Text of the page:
#8
Thanks for the replies, any recommendations for photo sharing sites so I can upload pictures?

I used sandpaper to clean up the copper pipes so there were no sharp edges so the rubber o-ring will not be damaged, I tightened that seal by hand so it shouldn't be over tight.

I will pick up a rated cutter tomorrow from Screwfix (Rothenburger £16.99)
#9
tomminator
where exactly is it leaking from ?

http://i38.photobucket.com/albums/e123/realbigfootpete/Screenshot_20170117-163304_zpspjgr5qat.png

Edited By: Bigfootpete on Jan 17, 2017 16:37: fix picture
banned#10
Bottom leak is either you have bent the copper OR not pushed it into the fitting properly

Top leak is either you have bent the copper, or not pushed it into the fitting properly OR not tightened it enough or over tightened. (I presume you did use an olive)

As other have said. You dont use tape on the thread. You wrap it around the side of the olive nearest the fitting but if you do your job properly you do not need tape.
#11
YouDontWantToKnow
Bottom leak is either you have bent the copper OR not pushed it into the fitting properly
Top leak is either you have bent the copper, or not pushed it into the fitting properly OR not tightened it enough or over tightened. (I presume you did use an olive)
As other have said. You dont use tape on the thread. You wrap it around the side of the olive nearest the fitting but if you do your job properly you do not need tape.

Thanks, that's what I thought might be the case for the bottom fitting - I may have to cut a longer section of copper pipe to re-do that bit.
I didn't know it was called an olive, but yes I did use one on the top fitting. I'll also re-connect, but not sure how loosening the nut will make it more watertight? (I certainly don't want to make it any tighter.)
banned#12
Bigfootpete
YouDontWantToKnow
Bottom leak is either you have bent the copper OR not pushed it into the fitting properly
Top leak is either you have bent the copper, or not pushed it into the fitting properly OR not tightened it enough or over tightened. (I presume you did use an olive)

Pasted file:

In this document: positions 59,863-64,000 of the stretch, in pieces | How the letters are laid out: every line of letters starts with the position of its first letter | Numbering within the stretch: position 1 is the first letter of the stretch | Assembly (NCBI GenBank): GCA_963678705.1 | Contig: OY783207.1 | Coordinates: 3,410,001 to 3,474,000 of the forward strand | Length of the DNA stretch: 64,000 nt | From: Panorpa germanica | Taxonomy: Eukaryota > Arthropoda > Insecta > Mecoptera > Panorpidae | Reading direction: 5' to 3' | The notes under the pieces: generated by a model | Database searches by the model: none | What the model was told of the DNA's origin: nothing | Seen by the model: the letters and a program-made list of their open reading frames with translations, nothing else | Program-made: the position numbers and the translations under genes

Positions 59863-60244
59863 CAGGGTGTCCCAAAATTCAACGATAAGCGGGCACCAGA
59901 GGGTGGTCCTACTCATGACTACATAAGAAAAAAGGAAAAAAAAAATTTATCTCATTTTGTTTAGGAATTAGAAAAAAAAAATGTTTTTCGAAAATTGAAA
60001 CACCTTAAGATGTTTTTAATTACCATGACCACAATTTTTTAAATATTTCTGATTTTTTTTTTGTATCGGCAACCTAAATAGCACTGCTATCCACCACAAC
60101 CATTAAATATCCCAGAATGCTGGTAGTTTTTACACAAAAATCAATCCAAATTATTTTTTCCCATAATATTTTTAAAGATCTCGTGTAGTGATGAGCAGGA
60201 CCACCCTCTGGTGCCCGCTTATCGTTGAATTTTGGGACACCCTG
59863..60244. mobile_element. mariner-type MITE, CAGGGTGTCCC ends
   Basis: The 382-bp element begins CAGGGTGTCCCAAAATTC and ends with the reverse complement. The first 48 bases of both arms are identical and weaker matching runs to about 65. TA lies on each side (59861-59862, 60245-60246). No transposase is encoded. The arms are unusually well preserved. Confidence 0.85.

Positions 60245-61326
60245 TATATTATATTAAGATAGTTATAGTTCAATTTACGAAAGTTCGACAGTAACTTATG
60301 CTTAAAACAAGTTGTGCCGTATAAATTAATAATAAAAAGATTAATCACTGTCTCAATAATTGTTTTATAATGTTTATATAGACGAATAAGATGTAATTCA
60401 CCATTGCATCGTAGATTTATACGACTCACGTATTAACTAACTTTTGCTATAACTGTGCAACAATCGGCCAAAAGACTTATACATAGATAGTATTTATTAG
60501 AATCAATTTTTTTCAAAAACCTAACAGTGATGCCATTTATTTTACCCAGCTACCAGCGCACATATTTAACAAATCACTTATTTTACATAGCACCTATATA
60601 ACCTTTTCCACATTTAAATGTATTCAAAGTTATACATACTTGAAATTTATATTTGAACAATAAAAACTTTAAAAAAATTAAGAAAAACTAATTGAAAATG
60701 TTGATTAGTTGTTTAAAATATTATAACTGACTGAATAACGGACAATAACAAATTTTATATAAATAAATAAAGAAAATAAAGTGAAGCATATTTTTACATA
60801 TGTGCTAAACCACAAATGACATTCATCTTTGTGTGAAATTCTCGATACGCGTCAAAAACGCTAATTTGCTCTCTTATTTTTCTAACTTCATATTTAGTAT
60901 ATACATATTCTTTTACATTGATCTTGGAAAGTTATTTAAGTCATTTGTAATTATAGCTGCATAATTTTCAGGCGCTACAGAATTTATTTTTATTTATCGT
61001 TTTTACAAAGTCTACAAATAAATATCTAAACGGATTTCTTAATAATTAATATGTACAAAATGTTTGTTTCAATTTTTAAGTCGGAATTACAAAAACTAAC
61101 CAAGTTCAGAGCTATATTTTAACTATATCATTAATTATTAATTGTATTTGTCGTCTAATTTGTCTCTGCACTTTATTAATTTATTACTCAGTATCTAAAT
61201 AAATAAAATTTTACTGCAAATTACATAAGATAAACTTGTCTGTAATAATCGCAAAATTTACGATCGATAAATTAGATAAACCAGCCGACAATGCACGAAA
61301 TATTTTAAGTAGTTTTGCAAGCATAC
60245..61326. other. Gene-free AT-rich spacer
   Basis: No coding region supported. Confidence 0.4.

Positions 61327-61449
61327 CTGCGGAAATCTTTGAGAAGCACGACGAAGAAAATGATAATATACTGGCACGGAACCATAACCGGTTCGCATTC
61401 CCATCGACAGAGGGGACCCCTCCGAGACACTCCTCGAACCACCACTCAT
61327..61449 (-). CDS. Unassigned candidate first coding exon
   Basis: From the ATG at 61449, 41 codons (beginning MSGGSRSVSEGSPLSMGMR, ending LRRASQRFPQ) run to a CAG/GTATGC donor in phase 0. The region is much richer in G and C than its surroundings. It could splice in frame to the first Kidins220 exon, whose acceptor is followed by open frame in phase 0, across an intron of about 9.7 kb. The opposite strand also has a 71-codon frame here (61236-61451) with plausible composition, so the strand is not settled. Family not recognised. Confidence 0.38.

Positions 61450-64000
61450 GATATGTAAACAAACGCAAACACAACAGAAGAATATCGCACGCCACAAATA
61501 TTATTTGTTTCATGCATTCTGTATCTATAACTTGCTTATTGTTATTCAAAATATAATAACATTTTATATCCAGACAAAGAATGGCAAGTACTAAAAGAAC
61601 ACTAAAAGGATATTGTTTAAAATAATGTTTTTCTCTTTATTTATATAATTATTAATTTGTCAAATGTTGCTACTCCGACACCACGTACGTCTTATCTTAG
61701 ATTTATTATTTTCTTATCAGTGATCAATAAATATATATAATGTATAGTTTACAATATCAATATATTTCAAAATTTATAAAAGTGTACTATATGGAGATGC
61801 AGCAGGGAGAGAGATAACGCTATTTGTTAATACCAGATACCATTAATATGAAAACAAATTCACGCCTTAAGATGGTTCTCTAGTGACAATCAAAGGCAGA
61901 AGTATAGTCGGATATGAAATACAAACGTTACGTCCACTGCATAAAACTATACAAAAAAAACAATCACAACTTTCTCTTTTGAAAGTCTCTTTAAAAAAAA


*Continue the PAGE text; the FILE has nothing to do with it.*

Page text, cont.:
As other have said. You dont use tape on the thread. You wrap it around the side of the olive nearest the fitting but if you do your job properly you do not need tape.
Thanks, that's what I thought might be the case for the bottom fitting - I may have to cut a longer section of copper pipe to re-do that bit.
I didn't know it was called an olive, but yes I did use one on the top fitting. I'll also re-connect, but not sure how loosening the nut will make it more watertight? (I certainly don't want to make it any tighter.)

The bottom fitting needs to be forced in. You think they are in but if you push a bit further you will feel a click & it will slide in another 1cm.
banned#13
Bigfootpete
but not sure how loosening the nut will make it more watertight? (I certainly don't want to make it any tighter.)

You cant loosen it now. If it is due to overtightening you will need to swap the pipe for a new piece. Overtightening can bend/crush the pipe & the olive.
banned#14
Oh. & also on the bottom leak there is a slight possibility you have damaged the o-ring in the fitting.

This can happen if you didnt de-burr the copper pipe after cutting.
#15
YouDontWantToKnow
Oh. & also on the bottom leak there is a slight possibility you have damaged the o-ring in the fitting.
This can happen if you didnt de-burr the copper pipe after cutting.

I did, thoroughly sanded the end of the pipe so that it was smooth, should be ok but I'll check.
banned#16
Bigfootpete
YouDontWantToKnow
Oh. & also on the bottom leak there is a slight possibility you have damaged the o-ring in the fitting.
This can happen if you didnt de-burr the copper pipe after cutting.
I did, thoroughly sanded the end of the pipe so that it was smooth, should be ok but I'll check.

Well you can rule that out as a cause.
#17
Once I got a decent pipe cutter I re-cut slightly longer pieces of copper and reconnected everything using ptfe tape around the olives as suggested, jobs a goodun!